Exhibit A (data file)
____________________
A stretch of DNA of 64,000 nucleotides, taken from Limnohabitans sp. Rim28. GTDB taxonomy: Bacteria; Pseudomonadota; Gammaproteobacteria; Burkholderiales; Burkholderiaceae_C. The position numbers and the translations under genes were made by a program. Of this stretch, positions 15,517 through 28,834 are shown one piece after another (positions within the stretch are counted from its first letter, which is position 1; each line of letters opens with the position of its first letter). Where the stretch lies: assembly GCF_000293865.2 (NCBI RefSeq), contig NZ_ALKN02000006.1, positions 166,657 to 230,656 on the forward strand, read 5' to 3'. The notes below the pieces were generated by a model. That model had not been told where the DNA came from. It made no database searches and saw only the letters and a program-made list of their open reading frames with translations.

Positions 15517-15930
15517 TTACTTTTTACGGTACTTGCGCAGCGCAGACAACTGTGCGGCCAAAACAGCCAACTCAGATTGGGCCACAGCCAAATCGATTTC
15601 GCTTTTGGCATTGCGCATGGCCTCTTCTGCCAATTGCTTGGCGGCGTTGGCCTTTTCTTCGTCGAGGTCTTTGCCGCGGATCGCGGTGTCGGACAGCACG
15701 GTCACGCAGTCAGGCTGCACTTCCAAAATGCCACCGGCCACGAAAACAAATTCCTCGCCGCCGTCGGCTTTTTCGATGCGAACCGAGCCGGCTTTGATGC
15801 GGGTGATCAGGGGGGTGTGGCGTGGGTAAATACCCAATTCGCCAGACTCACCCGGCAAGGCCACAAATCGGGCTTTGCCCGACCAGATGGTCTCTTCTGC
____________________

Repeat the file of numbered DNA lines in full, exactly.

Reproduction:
A stretch of DNA of 64,000 nucleotides, taken from Limnohabitans sp. Rim28. GTDB taxonomy: Bacteria; Pseudomonadota; Gammaproteobacteria; Burkholderiales; Burkholderiaceae_C. The position numbers and the translations under genes were made by a program. Of this stretch, positions 15,517 through 28,834 are shown one piece after another (positions within the stretch are counted from its first letter, which is position 1; each line of letters opens with the position of its first letter). Where the stretch lies: assembly GCF_000293865.2 (NCBI RefSeq), contig NZ_ALKN02000006.1, positions 166,657 to 230,656 on the forward strand, read 5' to 3'. The notes below the pieces were generated by a model. That model had not been told where the DNA came from. It made no database searches and saw only the letters and a program-made list of their open reading frames with translations.

Positions 15517-15930
15517 TTACTTTTTACGGTACTTGCGCAGCGCAGACAACTGTGCGGCCAAAACAGCCAACTCAGATTGGGCCACAGCCAAATCGATTTC
15601 GCTTTTGGCATTGCGCATGGCCTCTTCTGCCAATTGCTTGGCGGCGTTGGCCTTTTCTTCGTCGAGGTCTTTGCCGCGGATCGCGGTGTCGGACAGCACG
15701 GTCACGCAGTCAGGCTGCACTTCCAAAATGCCACCGGCCACGAAAACAAATTCCTCGCCGCCGTCGGCTTTTTCGATGCGAACCGAGCCGGCTTTGATGC
15801 GGGTGATCAGGGGGGTGTGGCGTGGGTAAATACCCAATTCGCCAGACTCACCCGGCAAGGCCACAAATCGGGCTTTGCCCGACCAGATGGTCTCTTCTGC